$$\begin{eqnarray} \operatorname{arctanh}\frac{1}{251} &=& \frac{1}{2}(\log 2 + 2 \log 3 - 3 \log 5 + \log 7) \newline \operatorname{arctanh}\frac{1}{449} &=& \frac{1}{2}(-5\log 2 + 2 \log 3 + 2 \log 5 - \log 7) \newline \operatorname{arctanh}\frac{1}{4801} &=& \frac{1}{2}(-5\log 2 -\log 3 - 2\log 5 + 4 \log 7) \newline \operatorname{arctanh}\frac{1}{8749} &=& \frac{1}{2}(-\log 2 -7\log 3+4\log 5+\log 7). \end{eqnarray}$$

By inverting this system we get

$$\begin{eqnarray}\log 2 &=& 144~a(251) + 54~a(449)-38~a(4801)+62~a(8749) \newline \log3&=& 228~a(251)+86~a(449)-60~a(4801)+98~a(8749) \newline\log5 &=& 334~a(251) + 126~a(449)-88~a(4801)+144~a(8749) \newline \log 7 &=& 404~a(251)+152~a(449)-106~a(4801)+174~a(8749) \end{eqnarray}$$

where $a(n) = \operatorname{arctanh}\frac{1}{n}$.

It is plausible that it would be better to use a small set of primes, but not the smallest ones.

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You mention that you are looking for numbers "sandwiched between smooth numbers." What is the importance of smooth numbers for this problem? – Carl Feynman Mar 27 '13 at 3:05
$\operatorname{arctanh}\frac{1}{n} = \frac{1}{2}(\log(n+1)-\log(n-1))$. If $n-1$ and $n+1$ factor into powers of $2$, $3$, and $5$, for example, then we can express $\operatorname{arctanh}\frac{1}{n}$ in terms of $\log2$, $\log3$, and $\log5$. – Douglas Zare Mar 27 '13 at 3:17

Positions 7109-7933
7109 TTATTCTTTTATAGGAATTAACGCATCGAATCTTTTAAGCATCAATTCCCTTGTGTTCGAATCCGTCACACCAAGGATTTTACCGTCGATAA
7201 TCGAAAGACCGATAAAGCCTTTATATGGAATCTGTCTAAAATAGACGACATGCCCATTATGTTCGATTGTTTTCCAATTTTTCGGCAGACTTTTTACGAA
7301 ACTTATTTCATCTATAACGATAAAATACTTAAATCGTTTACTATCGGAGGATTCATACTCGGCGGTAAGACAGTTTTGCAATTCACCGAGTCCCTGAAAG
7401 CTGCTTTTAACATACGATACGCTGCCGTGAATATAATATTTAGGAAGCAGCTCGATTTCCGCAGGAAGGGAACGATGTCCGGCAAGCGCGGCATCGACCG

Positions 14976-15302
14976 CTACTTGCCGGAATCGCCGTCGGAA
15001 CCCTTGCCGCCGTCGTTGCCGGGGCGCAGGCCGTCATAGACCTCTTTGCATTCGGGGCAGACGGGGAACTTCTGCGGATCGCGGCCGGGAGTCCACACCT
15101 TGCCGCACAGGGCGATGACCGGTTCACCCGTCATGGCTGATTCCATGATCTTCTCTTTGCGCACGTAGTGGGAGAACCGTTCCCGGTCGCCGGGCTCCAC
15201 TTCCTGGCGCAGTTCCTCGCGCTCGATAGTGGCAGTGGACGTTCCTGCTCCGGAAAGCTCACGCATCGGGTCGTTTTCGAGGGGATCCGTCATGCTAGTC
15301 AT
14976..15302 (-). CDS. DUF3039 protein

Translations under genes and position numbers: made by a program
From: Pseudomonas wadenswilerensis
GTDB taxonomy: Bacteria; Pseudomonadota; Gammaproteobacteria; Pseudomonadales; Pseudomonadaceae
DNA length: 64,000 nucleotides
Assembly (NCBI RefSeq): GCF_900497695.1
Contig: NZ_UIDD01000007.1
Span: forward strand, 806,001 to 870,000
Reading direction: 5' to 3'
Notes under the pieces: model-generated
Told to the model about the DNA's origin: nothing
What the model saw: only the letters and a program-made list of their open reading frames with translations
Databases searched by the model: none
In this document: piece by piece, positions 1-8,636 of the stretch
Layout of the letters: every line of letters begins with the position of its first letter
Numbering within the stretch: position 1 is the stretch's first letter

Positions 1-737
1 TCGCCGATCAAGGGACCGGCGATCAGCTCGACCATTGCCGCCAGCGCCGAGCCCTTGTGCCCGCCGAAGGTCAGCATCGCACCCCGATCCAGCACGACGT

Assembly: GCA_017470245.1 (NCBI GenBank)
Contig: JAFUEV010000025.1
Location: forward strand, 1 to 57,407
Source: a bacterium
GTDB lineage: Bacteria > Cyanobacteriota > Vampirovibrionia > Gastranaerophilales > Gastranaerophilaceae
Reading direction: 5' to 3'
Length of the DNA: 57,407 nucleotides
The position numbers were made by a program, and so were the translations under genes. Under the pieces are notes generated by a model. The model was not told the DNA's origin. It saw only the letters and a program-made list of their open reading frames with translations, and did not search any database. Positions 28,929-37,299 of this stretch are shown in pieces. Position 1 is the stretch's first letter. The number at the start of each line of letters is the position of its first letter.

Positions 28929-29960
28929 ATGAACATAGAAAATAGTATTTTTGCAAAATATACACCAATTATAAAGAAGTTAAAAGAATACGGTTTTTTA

relevant oeis in particular section 32.4 of "Simultaneous computation of logarithms of small primes" – meij Mar 27 '13 at 17:10
That's interesting, and that book tests the idea of considering other sets of primes, using $x^2+1$ to force the primes to be $1 \mod 4$, for example. For the set of $13$ denominators $\lbrace 51744295,...,3222617399\rbrace$ on page 632, however, I get an efficiency of $0.644$, worse than the examples with 4 through 7 primes, so it is slower if you only want to compute $\lbrace \log2, \log3, \log5\rbrace$. The advantage is that you simultaneously compute the logarithms of the next $10$ primes, too. – Douglas Zare Mar 27 '13 at 19:59
These findings are very interesting (author of the blog here). The 4-term formula is some 10% faster than the 3-term formula in practice, which is not really that much but still quite nice. Getting a longer list of primes is very useful though. I can't believe I missed the section in Joerg's (great) book! – Fredrik Johansson Mar 28 '13 at 18:13